Neptune: China's Debt is Not a Problem

The International Monetary Fund has expressed concerns about China's debt levels - but Neptune's Doug Turnbull says the debt is concentrated and not a problem

Emma Wall 14 April, 2016 | 2:59PM
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Emma Wall: Hello and welcome to the Morningstar Series 'Why Should I Invest With You?' I'm Emma Wall and I'm joined today by Doug Turnbull, Manager of the Neptune China Fund.

Hello Doug.

Doug Turnbull: Hi Emma.

Wall: So things are looking pretty positive for China, we have not been able to say that for a while. The Shanghai Composite is above 3,000. What's caused this to bounce?

Turnbull: Well, without wanting to kill peoples' optimism. I would, first of all, say don’t look at the Shanghai Composite. This is not really a stock market in the same way we understand them elsewhere. It's not a discounting mechanism of future profitability.

It's much more a gauge of domestic retail investor sentiment and given the amount of involvement that the Chinese authorities have in this market trying to control it. I'd say it's a pretty broken market. It's giving a pretty misleading impression.

However you are also right, things are looking a little bit better in China. Actually the picture of the longer term has been bifurcated. And it's been bifurcated for a long time. Old China, you think the heavy manufacturing that old low cost, built for export model. That’s been doing badly for a long time. That’s been either flat or sometimes in recession.

Whereas what I'd call new China a more consumer driven economy is growing really quickly. Retail sales are growing at 10%. Think car sales growing at about that level, plane tickets growing at 15% a year. The number of packages being delivered around China. That’s growing at 50% a year. New China's actually looking pretty good.

Wall: And of course all of those are investment opportunities?

Turnbull: Absolutely. There is a lot of good long term structural opportunities in there. That can quite often get masked by people focusing just on the old. Seeing it breaking down and extrapolating that out for the whole economy which is really misleading.

Wall: And what about the currency then, because there's been some movement against the dollar, actually the Chinese currency is looking pretty positive.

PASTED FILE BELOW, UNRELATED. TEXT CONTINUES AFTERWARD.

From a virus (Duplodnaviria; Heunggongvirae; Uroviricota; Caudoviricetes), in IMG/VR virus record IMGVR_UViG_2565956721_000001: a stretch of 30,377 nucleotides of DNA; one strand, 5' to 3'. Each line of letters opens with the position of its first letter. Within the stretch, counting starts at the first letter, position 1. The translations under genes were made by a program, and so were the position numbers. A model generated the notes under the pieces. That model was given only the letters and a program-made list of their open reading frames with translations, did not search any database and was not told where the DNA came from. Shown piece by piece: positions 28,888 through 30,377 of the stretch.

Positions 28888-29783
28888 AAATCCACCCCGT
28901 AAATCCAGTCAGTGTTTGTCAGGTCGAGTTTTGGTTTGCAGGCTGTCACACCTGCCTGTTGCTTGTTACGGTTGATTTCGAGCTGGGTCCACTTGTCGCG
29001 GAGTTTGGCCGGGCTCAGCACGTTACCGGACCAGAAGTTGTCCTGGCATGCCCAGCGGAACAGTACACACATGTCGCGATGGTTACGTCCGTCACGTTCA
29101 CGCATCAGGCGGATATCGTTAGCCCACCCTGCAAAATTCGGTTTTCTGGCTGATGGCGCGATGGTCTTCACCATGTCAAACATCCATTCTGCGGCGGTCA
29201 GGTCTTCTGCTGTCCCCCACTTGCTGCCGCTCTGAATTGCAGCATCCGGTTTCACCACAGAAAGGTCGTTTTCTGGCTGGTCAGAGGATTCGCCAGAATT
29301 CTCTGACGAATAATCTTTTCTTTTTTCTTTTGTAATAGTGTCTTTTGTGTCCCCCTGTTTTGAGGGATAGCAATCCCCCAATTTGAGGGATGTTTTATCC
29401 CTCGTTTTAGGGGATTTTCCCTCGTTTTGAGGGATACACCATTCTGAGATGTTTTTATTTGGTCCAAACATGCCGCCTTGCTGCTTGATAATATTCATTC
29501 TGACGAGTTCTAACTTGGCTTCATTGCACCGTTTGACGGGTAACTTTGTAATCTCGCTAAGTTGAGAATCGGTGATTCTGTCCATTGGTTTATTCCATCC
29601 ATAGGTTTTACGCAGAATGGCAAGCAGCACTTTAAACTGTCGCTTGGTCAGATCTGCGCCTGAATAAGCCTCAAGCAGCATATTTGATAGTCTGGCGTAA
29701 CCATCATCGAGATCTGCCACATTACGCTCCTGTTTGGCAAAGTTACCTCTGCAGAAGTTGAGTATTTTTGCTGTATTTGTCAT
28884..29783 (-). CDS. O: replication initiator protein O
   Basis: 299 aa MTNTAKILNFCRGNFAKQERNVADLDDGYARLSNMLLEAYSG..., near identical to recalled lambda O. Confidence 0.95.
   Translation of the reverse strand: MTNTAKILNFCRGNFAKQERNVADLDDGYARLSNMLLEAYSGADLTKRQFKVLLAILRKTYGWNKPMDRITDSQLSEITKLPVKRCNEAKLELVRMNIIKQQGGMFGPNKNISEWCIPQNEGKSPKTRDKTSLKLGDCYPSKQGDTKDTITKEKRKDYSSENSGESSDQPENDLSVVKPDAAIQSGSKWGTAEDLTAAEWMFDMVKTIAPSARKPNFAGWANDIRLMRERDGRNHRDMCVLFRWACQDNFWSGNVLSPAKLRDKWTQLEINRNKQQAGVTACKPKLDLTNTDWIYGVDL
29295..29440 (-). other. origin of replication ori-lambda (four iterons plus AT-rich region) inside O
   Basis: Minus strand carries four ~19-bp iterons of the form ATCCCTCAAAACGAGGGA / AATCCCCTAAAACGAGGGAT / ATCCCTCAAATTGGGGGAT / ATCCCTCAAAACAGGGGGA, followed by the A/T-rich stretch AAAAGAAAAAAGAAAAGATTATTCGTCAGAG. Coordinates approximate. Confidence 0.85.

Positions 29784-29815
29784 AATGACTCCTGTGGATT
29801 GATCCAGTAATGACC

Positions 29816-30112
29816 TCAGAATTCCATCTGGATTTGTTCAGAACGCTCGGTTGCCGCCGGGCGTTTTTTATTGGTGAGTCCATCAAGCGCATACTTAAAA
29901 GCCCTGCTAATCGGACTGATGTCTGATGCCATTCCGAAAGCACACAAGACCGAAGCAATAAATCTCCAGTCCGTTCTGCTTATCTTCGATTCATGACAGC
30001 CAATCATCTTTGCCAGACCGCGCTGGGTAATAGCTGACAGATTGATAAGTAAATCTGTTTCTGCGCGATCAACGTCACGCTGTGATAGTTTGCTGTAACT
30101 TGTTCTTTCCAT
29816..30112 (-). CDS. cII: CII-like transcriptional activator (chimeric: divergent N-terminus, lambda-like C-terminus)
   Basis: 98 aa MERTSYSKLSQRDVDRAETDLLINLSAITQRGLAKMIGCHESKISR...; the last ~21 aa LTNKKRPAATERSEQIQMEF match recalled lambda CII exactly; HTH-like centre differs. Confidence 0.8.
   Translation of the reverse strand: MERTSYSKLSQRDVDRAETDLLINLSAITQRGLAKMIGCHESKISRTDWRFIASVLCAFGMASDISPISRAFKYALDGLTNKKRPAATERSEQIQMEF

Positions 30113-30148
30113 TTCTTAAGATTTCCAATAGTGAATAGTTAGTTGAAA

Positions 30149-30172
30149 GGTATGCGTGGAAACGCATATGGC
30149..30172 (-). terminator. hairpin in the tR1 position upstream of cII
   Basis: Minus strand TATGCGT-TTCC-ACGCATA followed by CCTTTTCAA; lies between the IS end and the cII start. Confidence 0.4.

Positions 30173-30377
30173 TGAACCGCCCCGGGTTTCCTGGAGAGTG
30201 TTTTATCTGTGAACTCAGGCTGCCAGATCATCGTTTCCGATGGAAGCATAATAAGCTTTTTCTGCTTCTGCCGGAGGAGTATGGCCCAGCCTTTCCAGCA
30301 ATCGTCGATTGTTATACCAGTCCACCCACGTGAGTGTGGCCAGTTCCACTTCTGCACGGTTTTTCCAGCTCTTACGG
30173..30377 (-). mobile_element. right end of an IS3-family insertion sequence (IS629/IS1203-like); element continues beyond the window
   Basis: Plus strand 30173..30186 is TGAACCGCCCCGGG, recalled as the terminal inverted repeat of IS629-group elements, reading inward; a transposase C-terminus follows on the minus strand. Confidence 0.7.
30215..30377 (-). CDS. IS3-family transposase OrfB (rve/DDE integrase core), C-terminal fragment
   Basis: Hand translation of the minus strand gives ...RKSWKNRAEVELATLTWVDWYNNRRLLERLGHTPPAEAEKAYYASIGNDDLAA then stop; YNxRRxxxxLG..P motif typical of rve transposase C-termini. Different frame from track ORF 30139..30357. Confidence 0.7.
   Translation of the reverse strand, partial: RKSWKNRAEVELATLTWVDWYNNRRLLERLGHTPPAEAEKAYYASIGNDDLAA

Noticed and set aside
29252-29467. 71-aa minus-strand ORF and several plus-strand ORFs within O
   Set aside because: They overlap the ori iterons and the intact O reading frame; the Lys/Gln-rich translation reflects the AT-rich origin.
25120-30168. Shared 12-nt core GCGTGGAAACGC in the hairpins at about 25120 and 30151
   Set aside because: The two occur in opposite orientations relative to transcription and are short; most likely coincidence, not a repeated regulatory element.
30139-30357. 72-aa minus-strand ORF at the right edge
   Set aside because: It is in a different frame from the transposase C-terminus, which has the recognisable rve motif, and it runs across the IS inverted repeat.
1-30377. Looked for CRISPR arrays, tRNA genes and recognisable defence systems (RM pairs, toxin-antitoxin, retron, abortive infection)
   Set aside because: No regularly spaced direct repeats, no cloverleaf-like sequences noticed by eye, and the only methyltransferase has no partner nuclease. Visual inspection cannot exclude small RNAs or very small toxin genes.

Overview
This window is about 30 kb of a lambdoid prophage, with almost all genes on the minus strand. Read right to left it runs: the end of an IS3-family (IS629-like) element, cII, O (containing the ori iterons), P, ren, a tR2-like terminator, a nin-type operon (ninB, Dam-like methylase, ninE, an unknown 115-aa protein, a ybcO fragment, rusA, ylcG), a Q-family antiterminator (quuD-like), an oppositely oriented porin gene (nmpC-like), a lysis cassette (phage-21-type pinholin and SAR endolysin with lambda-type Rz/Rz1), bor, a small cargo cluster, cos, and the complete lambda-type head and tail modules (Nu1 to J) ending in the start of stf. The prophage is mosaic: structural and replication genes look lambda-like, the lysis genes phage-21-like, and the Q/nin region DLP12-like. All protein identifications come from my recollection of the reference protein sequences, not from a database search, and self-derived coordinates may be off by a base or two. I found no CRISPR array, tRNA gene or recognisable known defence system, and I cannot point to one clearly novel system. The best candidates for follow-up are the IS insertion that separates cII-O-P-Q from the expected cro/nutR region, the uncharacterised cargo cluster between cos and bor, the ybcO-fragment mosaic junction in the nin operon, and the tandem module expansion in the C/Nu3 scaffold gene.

Turnbull: The authorities have really stepped in, in order to stabilise the currency. With over $3 trillion in FX reserves they have got the fire power to do so.

Wall: Talking about the economy we've had some figures from the IMF recently saying that actually on the short term, doesn’t mean that they are going to have a hard landing. China growth looks good. But on the longer term there are some concerns about debt levels.

Turnbull: Yeah, absolutely. So what they have done in the short term, is basically put in a bit of a floor to the growth and we think 6.5% is currently the minimum growth level, that policy makers will accept. If it dips below that, which it did later in last year according to our numbers. Then they'll put a little bit more support, we've seen that in terms of some more liquidity coming into the economy. We've seen that in terms of planned fiscal expenditure start to pick up. Now that in and of itself is a short term positive, could there be long term negatives attached to that. Possibly.

However those negatives are really tied up in the amount of debt. China's debt at an aggregate level is not too scary, but it's certainly high. It's around 250% of GDP. However the detail, the nuance of that is actually much more important than the aggregate. It may not provide such exciting headlines but actually digging down into that details where we find the facts. And that is that Chinese debt is very, very concentrated. Something like 45% of loans owed to the property and property connected sector. Actually the household is massively underleveraged. Debt to income in Chinese households is about 60%, that’s under half the level we have in the U.K. Likewise government debt at about 55% of GDP is really low for pretty much any large economy. Also the private sector has very limited levels of debt, it's very concentrated in these big ugly state companies and a lot in the real estate sector.

Wall: Doug thank you very much.

Turnbull: Great pleasure.

Wall: This is Emma Wall for Morningstar. Thank you for watching.

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Securities Mentioned in Article

Security NamePriceChange (%)Morningstar
Rating
Liontrust China C Acc GBP1.96 GBP-0.53Rating

About Author

Emma Wall  is former Senior International Editor for Morningstar